Still Happenings: Contemporary Still Life Paintings

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Kaplan Gallery North


Still Happenings:  Contemporary Still Life Paintings

December 7, 2018 – January 13, 2019

Kaplan Gallery

Catalog available: 12 color images (one of each artist’s work), introduction and artists’ statements.  Size 8 x 8 inches, 20 pages including cover.

Purchase the Still Happenings Catalog HERE

Artists include: James Fitzsimmons, Carlton Fletcher, Mark Karnes, Matt Klos, Christine Lafuente, Rosaline Moore, Lee Newman, Erin Raedeke, Marie Riccio, Daniel Riesmeyer, Nicole McCormick Santiago, Maggie Siner

Still Happenings is a contemporary still life exhibit by living artists. Each artist brings their own unique viewpoint to their work, sharing how they observe the world, and communicating their perspective through the objects they choose, their color palette, physical use of paint, approach to composition and their commitment to the process of observing. For these artists, still life painting is a way to observe the world, and record their experiences to share with others.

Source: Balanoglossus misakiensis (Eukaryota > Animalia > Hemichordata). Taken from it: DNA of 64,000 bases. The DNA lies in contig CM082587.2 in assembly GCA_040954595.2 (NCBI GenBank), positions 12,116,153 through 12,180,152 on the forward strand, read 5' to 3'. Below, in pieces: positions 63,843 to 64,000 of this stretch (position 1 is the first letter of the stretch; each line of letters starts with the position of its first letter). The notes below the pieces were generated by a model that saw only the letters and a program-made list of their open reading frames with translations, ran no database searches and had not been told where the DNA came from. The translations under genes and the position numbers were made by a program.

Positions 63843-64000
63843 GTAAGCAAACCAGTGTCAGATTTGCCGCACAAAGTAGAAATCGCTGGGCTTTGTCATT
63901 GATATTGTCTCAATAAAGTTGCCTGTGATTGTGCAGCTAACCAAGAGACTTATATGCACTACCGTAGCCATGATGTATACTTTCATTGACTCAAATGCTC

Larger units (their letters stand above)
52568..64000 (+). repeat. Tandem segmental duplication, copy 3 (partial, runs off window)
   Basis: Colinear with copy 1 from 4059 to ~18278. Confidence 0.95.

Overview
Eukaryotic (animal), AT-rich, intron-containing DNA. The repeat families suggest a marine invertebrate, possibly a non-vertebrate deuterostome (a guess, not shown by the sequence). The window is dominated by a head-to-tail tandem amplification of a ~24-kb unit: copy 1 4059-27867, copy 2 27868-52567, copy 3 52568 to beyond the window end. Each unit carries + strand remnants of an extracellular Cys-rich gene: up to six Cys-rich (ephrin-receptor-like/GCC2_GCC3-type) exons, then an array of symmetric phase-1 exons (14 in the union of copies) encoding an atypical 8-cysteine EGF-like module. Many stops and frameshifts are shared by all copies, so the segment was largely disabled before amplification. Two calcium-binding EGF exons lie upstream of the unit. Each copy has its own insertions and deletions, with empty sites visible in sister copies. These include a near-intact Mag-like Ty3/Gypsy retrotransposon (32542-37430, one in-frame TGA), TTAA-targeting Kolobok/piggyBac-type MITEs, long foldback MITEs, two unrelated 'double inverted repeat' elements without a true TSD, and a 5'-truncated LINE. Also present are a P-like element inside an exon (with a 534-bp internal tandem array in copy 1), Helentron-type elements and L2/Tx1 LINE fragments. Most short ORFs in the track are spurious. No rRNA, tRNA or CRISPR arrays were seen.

Still life painting is traditionally a part of every artist’s training, but these artists have committed to pursuing this often undervalued genre, giving it the significance it deserves by slowing down and investing time with the subject. It is a different, even radical decision to choose to observe the world of objects, and patiently translate that experience through placing paint on canvas, to be “out of the trend” in an art world focused on the digital age.

These artists, through observing found or chosen objects, reproduce a “slice of life,” often symbolic, playing out on the canvas happenings from the artist’s and our experience. These visual experiences might suggest objects left behind by a human presence, create relationships between elements to mimic human connections, give meaning to an object from the artist’s past, or create beauty by capturing the way light bathes each element in the composition. These observational experiences bring Still Happenings to life, inviting the viewer to revisit the “still life,” to slow down, and to experience the world each painting has to offer.

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